Saturday, October 6, 2007

Third Ways 1: A Russia of the Mind

This may end up having to be a two part post, so I’ll get right down to it. For the last few weeks I’ve been making my way through an amazing landscape of wolves and trees and snow: Jesus, I’ve found myself muttering as my teeth chatter. Jesus fucking Christmas, am I glad to be back! Mother Russia, how I have missed you.

If every reader has certain mental terrains – cities, eras, rivers, houses – to which they return again and again like a cabin in the woods, to restore their courage or just get that old whiff of pine cone and stale Rice Krispies, then Russia is mine. Back in high school I took a bus across the country with Anna Karenina, Crime and Punishment and Dead Souls in my embarrassingly-monogrammed LL Bean duffel bag. Sixth months later I was living in Moscow with a host family that had a parrot named Kiyasha, and kept jar upon jar of fruit preserves in a bench under their kitchen table.

I could go on and on about these people. The father was a soldier who hadn’t been paid for three months; the mother Irina smoked constantly. My two host brothers, Kiril and Grisha, gave up their room for me. The first thing I saw in this room was the gigantic poster of Freddy Mercury above the bed, fist-raised, be-wifebeatered and with the usual glorious moustache: Kiril was learning guitar, and like half of the male population of Russia, worshipped a pantheon of musical gods that puzzled me, to say the least. Richie Blackmoor, King Crimson, Freddy. The two prerequisites for his worship seemed to be: 1) Unholy guitar chops, and 2) A wardrobe that included wizard hats, velvet cloaks, and rune-covered parachute pants.

Grisha, who was seven, had been in one of Russia’s many pre-teen boy bands. He displayed his four-color tour poster proudly and offered to teach me some moves. He loved correcting my Russian, which one day made me so mad that I tore off all the legs on one of his stuffed caterpillars – I was and am very ashamed about this. Gennady, the father, nodded sadly when the little roll-shaped legs were discovered stuffed beneath one of their couch cushions. That night he recited parts of Evgeny Onegin to me from heart while I pretended to have some clue what he was talking about.

It was one of their worst winters in years! They had no money, bread lines stretched around corner after corner…And I fucking loved it. I had never met anyone so happy in my entire life.

Anyway, to relate this all back to something more than my own literary mastication: a few posts ago I talked about the diarist’s power to act as a sort of generator, a form that could take the raw shit of life and turn it into, or reveal it as, pure gold. This has to do mainly with perception, I think: with organizing your soul into something on which, as Henry James said, “Nothing is lost.”

I tell you, I am searching for this right now, Seth. It is my grail and the sock I just can’t find, but which I’m convinced has found a portal to another dimension behind my radiator or something.

It’s also a capacity and gift that I smell again and again in Russian writers: Nabokov with his gnats darning the air and Tolstoy who forgot whether or not he had dusted his chair and Shklovsky, who parked my car on Tuesday. The combination – the sheer, unadulterated frottage – of the mundane and the mystical, surreal and sub-real. Like they all just landed here from Mars or something, and are fucking ecstatic about it!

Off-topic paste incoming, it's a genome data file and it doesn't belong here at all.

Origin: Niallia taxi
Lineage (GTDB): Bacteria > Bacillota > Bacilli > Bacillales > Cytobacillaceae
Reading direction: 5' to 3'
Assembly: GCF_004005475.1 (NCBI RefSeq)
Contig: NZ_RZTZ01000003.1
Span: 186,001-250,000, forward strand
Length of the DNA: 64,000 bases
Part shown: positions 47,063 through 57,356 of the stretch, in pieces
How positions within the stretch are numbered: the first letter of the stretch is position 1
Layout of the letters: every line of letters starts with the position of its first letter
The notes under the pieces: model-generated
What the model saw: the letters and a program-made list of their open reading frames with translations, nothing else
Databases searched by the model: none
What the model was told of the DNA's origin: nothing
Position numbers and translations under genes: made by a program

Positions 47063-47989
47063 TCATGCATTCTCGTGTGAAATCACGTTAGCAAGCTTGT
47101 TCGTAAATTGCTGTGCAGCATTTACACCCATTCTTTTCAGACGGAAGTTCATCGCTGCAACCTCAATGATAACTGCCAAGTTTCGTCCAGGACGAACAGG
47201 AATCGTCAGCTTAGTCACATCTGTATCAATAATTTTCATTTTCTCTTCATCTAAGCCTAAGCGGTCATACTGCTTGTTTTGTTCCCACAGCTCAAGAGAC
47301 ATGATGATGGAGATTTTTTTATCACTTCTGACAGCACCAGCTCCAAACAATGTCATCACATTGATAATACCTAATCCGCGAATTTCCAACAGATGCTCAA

I think this is part of the key, too. Their solutions to problem are fresh and powerful, because they come at an angle, from one remove. My uncle likes to use the phrase “internal technology”; well, recently in my writing I have been trying to cultivate a very particular type of internal technology, one that I feel my Russians would recognize. It’s the literary equivalent of duct tape, which is versatile and sticks to everything and always tend to work better for me than, for example, buying a whole air conditioner (remember that it is, unbelievably, eighty five degrees in Brooklyn right now). Or maybe duct tape wielded by Gary Kasparov, since what I’m talking about is not low-tech exactly, as a technology that is both very low and very high, like the amazing Miranda July website you linked last time. Web page + writing on your appliances with a sharpie.

I throw all this down under the assumption that, as Miranda herself says (after seeing her fridge, I feel like I can call her Miranda), “Both of us know what I’m talking about.” I see Seventh Draft themes and obsessions beginning to rise, kraken-style, and one of these seems to be the mysterious Third Way of writing, where to find it, how to hunt it down. I don’t know. I am obsessed with certain possibly-useless things, for example the kind of devolution/evolution that Bob Dylan showed by going back to Depression-era folk songs. One step back to go two steps forward.

Next post: show and tell. I’ve got a kick-ass video.

Also, an open question: imaginary landscapes? The places that make you shout, like Tertz, “Kangaroo!”

Davenport’s best book: “The Geography of the Imagination.”

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